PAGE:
Justice Minister David Ford has today launched a public consultation paper to amend the criminal law on abortion.
If passed, it would allow for the termination of pregnancy in “cases of lethal foetal abnormality and sexual crime”.
The launch of the 14-week public consultation comes three days after Archbishop Eamon Martin, speaking in St Patrick’s Cathedral in Armagh, said the stance of the Catholic Church in relation to abortion had not changed.
During the course of his Homily on Sunday’s ‘Day of Life’, Archbishop Martin said: “The Church will continue to call for a society without abortion which loves and cares for all life equally and does everything possible to protect the life of both the mother and her unborn child, even in the most delicate and traumatic of circumstances.”
Justice Minister David Ford, launching his consultation paper, said: “In recent years we have heard some very sad personal stories of difficult pregnancies where the current law in Northern Ireland did not allow for abortion.
“I consider now is the right time to look at the criminal law to consider whether it should be lawful to have an abortion in circumstances where there is no prospect of the foetus being delivered and having a viable life. Pregnancies which result from sexual crime, such as rape or incest, will also be considered under the consultation.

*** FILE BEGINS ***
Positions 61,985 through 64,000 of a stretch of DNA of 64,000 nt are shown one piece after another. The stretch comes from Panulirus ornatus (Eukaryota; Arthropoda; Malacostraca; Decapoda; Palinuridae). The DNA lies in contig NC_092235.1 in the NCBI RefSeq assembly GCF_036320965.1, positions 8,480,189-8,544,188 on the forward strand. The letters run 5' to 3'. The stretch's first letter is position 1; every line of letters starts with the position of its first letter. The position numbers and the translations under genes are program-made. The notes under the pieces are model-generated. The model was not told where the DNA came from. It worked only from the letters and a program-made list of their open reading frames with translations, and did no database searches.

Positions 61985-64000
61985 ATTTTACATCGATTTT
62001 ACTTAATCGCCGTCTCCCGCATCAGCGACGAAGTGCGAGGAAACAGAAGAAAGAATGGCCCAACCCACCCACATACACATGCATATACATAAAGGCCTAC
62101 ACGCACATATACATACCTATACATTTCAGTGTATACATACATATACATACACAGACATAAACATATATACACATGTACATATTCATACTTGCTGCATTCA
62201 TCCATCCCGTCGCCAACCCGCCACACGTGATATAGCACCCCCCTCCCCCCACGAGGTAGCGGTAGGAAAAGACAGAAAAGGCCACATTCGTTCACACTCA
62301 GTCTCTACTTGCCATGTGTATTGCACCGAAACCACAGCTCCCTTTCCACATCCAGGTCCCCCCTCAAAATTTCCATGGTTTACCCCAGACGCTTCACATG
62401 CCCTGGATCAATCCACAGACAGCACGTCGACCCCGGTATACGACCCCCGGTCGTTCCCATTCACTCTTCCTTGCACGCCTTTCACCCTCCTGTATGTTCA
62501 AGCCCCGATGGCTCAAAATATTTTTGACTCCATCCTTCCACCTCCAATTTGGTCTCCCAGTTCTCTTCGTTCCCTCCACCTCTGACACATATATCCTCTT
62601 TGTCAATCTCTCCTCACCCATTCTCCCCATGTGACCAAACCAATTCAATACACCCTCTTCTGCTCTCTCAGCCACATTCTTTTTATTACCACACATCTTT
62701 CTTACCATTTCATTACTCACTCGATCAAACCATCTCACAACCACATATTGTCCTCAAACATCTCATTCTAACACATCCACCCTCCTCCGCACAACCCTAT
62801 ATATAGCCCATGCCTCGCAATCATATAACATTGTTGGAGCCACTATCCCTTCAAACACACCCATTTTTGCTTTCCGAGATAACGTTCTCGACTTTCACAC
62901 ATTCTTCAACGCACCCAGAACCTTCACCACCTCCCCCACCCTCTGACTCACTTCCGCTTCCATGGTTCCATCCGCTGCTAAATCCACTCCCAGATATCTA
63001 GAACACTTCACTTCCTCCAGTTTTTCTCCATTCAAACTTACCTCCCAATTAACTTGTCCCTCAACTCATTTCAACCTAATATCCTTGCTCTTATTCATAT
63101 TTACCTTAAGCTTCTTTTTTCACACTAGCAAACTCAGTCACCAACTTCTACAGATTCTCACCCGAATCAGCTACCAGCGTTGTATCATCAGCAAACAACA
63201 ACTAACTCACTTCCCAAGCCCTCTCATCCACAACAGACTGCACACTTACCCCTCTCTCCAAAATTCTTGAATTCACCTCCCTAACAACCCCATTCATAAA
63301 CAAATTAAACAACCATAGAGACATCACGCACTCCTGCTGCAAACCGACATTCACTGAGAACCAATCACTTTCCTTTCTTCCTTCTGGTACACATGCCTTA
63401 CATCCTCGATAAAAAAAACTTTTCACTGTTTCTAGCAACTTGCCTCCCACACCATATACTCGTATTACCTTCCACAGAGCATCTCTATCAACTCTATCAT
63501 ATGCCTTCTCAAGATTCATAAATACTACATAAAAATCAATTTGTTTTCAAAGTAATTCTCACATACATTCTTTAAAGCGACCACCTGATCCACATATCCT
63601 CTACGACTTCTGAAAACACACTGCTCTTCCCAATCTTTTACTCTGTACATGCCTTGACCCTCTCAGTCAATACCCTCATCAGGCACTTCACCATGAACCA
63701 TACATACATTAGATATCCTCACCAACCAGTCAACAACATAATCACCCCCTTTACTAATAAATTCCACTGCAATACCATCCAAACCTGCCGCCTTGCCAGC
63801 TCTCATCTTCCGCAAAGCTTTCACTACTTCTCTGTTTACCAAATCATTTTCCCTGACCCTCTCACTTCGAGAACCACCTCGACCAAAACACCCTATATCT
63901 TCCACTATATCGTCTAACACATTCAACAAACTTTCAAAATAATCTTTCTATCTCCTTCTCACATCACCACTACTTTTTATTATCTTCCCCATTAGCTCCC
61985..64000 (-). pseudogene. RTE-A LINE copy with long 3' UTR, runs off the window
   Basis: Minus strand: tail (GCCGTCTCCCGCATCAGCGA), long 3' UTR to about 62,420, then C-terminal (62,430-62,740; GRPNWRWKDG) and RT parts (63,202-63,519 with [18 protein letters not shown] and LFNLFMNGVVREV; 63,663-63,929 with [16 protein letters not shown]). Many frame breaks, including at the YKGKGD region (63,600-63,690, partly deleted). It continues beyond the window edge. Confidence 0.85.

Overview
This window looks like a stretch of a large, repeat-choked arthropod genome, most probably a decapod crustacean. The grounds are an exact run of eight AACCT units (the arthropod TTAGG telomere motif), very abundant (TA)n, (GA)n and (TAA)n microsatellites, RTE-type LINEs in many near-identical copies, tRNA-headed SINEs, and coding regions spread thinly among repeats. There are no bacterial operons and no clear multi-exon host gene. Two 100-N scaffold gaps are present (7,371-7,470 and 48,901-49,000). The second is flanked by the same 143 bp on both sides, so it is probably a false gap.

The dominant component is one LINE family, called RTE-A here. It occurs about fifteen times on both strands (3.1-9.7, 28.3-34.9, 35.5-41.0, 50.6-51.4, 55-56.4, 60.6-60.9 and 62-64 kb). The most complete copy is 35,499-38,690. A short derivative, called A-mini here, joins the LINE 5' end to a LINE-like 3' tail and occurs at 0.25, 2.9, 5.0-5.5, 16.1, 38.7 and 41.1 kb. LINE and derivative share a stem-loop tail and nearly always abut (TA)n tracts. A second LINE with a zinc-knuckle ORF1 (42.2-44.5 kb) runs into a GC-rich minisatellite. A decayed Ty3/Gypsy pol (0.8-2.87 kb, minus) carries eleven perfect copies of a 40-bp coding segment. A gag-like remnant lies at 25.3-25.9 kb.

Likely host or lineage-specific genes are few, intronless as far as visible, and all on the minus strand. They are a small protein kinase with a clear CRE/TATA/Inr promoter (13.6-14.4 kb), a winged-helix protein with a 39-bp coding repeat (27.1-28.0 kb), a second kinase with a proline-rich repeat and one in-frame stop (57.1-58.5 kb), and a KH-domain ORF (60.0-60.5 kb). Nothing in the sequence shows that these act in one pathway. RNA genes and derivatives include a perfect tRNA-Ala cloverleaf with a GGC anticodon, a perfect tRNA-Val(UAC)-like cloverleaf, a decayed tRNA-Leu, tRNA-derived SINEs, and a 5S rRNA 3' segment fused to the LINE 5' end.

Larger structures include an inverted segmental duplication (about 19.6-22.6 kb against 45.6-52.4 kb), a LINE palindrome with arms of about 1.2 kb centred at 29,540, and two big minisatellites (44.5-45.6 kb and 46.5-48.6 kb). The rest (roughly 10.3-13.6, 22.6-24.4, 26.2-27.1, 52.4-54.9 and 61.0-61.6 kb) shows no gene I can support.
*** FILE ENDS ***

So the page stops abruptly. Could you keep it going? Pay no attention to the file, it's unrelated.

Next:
“This is a very emotive area and I want to clearly state that this consultation paper in no way represents proposals for abortion on demand. It is not about the wider issues of abortion law, often labelled ‘pro-life’ and ‘pro-choice’. It is about considering legislative changes in two specific sets of circumstances.
“On lethal foetal abnormality, the paper recommends a proposal to allow clinical judgement to determine when a foetal condition is incompatible with life, meaning that no treatment will be offered after birth, as it is deemed impossible to improve the chances of survival. This would enable a woman to decide at the point when such a judgement is made, usually at the 20 week scan, whether or not she wanted to continue with the pregnancy.
“The second circumstance on which we want to hear views is to provide women, who have become pregnant as a result of a sexual crime, with a choice of terminating such a pregnancy.
“The consultation offers the opportunity for individuals, support groups, politicians and anyone with an interest in this subject to express their views on what changes, if any, should be made to the law.”
The consultation paper is available on the DOJ website at www.dojni.gov.uk/consultation-on-abortion-2014.
The consultation period is for 14 weeks, closing on January 17 next year.
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